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I would like to compute the Tutte polynomial of the complete graph $K_n$ for n as large as possible. Using a program by Björklund, Husfeldt, Kaski, Koivisto (here), I managed to compute up to n=18 on my home computer (in serial) in less than a day. Overall, I've been very impressed by this program.

I'm likely to include the results of these computations in an upcoming paper, so, for comparison, I would also like to mention what people have done previously in the area. (Also, I'd like to check that the computations are consistent with one another.)

Question: How far have others computed the Tutte polynomial of the complete graph?

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up vote 8 down vote accepted

Our program "tutte" ( can compute the TP of $K_{18}$ in 160s (on a recent machine with an i7).

However you wouldn't want to do it with this sort of program that works on general graphs, because the complete graph is special and by tackling it symbolically you can go much further.

I can do $K_{40}$ in under a minute with Maple.

Just FYI, some quick checks on consistency can be done by evaluating $T(1,1)$ and making sure it is equal to the number of spanning trees, and then $T(2,2)$ and making sure it is equal to $2^{n(n-1)/2}$.

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Thanks! That'll save me from wasting time doing it in a more complicated way. – Douglas S. Stones Jan 19 '12 at 4:14
PS. I tested "tutte" and "tutte_bhkk" on K_15 on my comp (which is much slower than yours): 19.468s vs. 7m42.791s, respectively (wow!). "tutte" computed K_18 in 9m11.544s. – Douglas S. Stones Jan 19 '12 at 5:18

There is a simple formula for the generating function of $T_{K_n}(x,y)$, which is more cleanly expressed in terms of the (equivalent) "coboundary polynomial" $X_M(q,t) = (t-1)^{r(M)} T_M(1+\frac{q}{t-1}, t)$: $$ 1+q\sum_{n \geq 1} X_{K_n}(q,t) \frac{x^n}{n!} = \left( \sum_{n \geq 0} t^{n \choose 2}\frac{x^n}{n!}\right)^q. $$ This is essentially due to Tutte in the 50s; see this paper and the references in it.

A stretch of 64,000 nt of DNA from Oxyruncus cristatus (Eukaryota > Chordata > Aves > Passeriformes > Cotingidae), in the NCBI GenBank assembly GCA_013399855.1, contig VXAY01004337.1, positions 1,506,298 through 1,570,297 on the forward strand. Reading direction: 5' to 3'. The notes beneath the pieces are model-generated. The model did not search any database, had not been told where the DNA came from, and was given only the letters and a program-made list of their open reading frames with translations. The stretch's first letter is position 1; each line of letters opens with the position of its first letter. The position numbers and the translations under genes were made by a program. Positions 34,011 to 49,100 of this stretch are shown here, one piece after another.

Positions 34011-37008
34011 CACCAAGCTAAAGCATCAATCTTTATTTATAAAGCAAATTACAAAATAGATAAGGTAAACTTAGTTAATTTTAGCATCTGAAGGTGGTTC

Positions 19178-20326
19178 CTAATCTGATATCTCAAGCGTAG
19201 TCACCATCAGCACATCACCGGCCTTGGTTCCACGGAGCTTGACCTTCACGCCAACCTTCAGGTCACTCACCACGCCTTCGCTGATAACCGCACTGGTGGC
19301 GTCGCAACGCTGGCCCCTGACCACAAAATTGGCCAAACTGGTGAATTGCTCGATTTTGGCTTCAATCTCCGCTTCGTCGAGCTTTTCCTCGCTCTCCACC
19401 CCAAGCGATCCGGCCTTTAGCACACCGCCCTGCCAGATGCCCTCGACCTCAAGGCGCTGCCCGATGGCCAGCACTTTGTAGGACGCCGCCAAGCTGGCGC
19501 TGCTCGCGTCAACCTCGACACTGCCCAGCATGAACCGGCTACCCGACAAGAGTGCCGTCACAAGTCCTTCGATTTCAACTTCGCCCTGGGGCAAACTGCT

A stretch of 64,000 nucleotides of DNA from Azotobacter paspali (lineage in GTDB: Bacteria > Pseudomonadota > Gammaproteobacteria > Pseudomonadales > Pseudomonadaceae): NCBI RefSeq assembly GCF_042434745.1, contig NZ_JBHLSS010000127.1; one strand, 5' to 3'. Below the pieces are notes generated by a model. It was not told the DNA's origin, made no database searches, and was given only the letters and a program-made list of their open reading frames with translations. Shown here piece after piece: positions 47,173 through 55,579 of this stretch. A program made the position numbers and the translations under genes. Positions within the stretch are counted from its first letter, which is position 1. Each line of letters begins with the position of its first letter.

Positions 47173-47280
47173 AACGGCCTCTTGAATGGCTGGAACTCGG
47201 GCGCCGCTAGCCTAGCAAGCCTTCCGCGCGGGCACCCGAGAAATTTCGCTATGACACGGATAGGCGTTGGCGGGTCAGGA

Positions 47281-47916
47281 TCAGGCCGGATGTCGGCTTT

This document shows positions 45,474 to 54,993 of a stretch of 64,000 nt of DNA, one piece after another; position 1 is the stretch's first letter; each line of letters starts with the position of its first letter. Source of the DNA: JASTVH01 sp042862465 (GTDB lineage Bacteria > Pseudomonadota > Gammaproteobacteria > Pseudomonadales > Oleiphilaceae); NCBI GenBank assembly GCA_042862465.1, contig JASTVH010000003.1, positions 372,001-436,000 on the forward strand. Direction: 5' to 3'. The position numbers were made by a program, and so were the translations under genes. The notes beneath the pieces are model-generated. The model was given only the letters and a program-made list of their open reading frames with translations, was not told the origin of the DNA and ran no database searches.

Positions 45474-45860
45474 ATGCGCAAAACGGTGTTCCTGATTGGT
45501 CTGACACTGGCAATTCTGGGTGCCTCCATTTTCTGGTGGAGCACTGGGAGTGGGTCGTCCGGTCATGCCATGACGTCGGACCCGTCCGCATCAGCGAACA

For what it's worth, using similar methods one easily obtains formulas for other similar families such as complete bipartite graphs (for graphs) and classical root systems (for matroids).

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This question is based on misunderstanding. Tutte polynomials of complete graphs are extremely easy to compute because there is a simple recurrence relation. See here for a simple to use formula. I (re)discovered this formula 20 years ago, but Ira Gessel found it much earlier. For references and background, see this paper by Gessel, and this followup by Gessel and Sagan. See also this recent paper (joint with Konvalinka), on how Tutte polynomial of $K_n$ is the volume of certain polytopes.

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I'm pretty sure that your recurrence is essentially equivalent to the one that I was using in Maple, and alluded to in my answer (except that I called it symbolic computation rather than recurrence, but it is the same thing). The arithmetic on huge numbers is what takes up all the time. Just for fun, I'll implement your recurrence, compare and report back later on the weekend. – Gordon Royle Jan 20 '12 at 8:32
Indeed, once it's pointed out that they're easy to count, the titled question is no longer relevant. Thanks for the links (they all look relevant)! – Douglas S. Stones Jan 20 '12 at 21:41

I had already begun composing my answer when one of the authors of the paper I cite got the first post. This is as it should be, I suppose.

In any case, Haggard, Pearce, and Royle published a paper on computing Tutte polynomials in ACM Transactions on Mathematical Software Volume 37(3), article 24, 2010.

Here's the ACM link:

This paper and a second on the topic are available on Pearce's web page.

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I think one can reduce this to computing $T_{K_n}(1,y)$.

If you consider the expansion of the Tutte polynomial in terms of subgraphs, then one may consider how this expansion breaks up under the action of permutations of the vertices of $K_n$. For a partition of $n = k_1+k_2+\cdots+k_m$, one may take a corresponding partition of the vertices of $K_n$, and then take spanning subgraphs of $K_{k_1}, \ldots, K_{k_m}$. One gets a contribution to the Tutte polynomial of $(x-1)^{m-1}\prod_{i=1}^m T_{K_{k_i}}(1,y)$. This gets multiplied by a multinomial coefficient for choosing all possible partitions with this signature, and then you sum over partitions to get the Tutte polynomial. I suppose the only issue with this approach is computing $T_{K_n}(1,y)$, corresponding to the trivial partition $m=1$.

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